EconPapers    
Economics at your fingertips  
 

Humans' (incorrect) distrust of reflective decisions

Antonio Cabrales (), Antonio Espín (), Praveen Kujal () and Stephen Rassenti

No 11949, CEPR Discussion Papers from C.E.P.R. Discussion Papers

Abstract: Recent experiments suggest that social behavior may be shaped by the time available for decision making. It is known that fast decision making relies more on intuition whereas slow decision making is affected by reflective processes. Little is known, however, about whether people correctly anticipate the effect of intuition vs. reflection on others' decision making. This is important in everyday situations where anticipating others' behavior is often essential. A good example of this is the extensively studied Trust Game where the trustor, by sending an amount of money to the trustee, runs the risk of being exploited by the trusteee's subsequent action. We use this game to study how trustors' choices are affected by whether trustees are externally forced to respond quickly or slowly. We also examine whether trustors' own tendency to stop and reflect on their intuitions (as measured by the Cognitive Reflection Test) moderates how they anticipate the effect of reflection on the behavior of trustees. We find that the least reflective trustors send less money when trustees are forced to respond "reflectively"� rather than "intuitively"�, but we also argue that this is a wrong choice. In general, no group, including the ones with the largest number of reflective individuals, is good at anticipating the (positive) effect of forced delay on others' trustworthiness.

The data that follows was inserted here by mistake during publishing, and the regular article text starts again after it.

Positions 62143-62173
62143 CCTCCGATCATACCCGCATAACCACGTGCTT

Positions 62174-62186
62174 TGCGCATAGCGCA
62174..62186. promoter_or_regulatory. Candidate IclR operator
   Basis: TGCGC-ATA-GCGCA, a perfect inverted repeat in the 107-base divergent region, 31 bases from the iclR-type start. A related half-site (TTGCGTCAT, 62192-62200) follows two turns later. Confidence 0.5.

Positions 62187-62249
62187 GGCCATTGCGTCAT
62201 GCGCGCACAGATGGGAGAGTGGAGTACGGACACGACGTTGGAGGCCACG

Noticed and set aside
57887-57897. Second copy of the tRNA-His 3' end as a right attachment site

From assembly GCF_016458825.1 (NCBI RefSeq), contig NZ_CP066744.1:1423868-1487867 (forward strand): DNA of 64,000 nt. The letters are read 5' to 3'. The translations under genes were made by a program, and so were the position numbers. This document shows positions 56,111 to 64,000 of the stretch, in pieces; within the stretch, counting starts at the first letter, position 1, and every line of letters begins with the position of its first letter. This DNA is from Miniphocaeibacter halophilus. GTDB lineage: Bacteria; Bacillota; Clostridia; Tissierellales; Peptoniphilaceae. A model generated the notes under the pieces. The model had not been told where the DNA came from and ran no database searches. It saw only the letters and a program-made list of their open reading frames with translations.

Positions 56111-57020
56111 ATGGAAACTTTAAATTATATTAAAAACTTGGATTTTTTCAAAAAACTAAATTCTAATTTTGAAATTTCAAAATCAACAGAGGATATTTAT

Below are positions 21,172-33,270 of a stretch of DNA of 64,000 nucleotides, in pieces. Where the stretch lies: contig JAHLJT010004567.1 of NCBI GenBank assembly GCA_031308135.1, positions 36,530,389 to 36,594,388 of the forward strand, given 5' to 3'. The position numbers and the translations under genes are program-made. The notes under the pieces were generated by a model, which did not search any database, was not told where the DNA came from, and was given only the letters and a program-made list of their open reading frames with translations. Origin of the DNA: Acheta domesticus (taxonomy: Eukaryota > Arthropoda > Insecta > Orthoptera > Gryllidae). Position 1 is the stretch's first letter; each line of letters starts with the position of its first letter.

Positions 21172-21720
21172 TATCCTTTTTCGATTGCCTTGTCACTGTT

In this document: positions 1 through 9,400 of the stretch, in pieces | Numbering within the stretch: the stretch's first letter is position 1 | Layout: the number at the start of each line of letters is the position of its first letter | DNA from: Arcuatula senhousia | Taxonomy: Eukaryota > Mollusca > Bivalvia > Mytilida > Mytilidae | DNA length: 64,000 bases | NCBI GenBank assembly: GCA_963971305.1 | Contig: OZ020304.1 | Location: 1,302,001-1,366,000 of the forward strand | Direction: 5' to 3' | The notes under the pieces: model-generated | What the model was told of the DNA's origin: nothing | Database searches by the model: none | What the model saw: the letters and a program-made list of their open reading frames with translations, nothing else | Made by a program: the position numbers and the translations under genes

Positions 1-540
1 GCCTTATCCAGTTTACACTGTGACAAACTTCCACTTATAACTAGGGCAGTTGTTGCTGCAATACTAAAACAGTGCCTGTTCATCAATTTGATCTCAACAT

Keywords: beliefs; dual-process; intuition; reflection; Trust; trustworthiness (search for similar items in EconPapers)
New Economics Papers: this item is included in nep-cdm, nep-exp, nep-hpe, nep-soc and nep-upt
Date: 2017-04
References: View references in EconPapers View complete reference list from CitEc
Citations: View citations in EconPapers (1) Track citations by RSS feed

Downloads: (external link)
http://www.cepr.org/active/publications/discussion_papers/dp.php?dpno=11949 (application/pdf)
CEPR Discussion Papers are free to download for our researchers, subscribers and members. If you fall into one of these categories but have trouble downloading our papers, please contact us at subscribers@cepr.org

Related works:
Working Paper: Humans’ (incorrect) distrust of reflective decisions (2017) Downloads
This item may be available elsewhere in EconPapers: Search for items with the same title.

Export reference: BibTeX RIS (EndNote, ProCite, RefMan) HTML/Text

Persistent link: https://EconPapers.repec.org/RePEc:cpr:ceprdp:11949

Ordering information: This working paper can be ordered from
http://www.cepr.org/ ... rs/dp.php?dpno=11949

Access Statistics for this paper

More papers in CEPR Discussion Papers from C.E.P.R. Discussion Papers Centre for Economic Policy Research, 33 Great Sutton Street, London EC1V 0DX.
Bibliographic data for series maintained by ().

 
Page updated 2019-06-13
Handle: RePEc:cpr:ceprdp:11949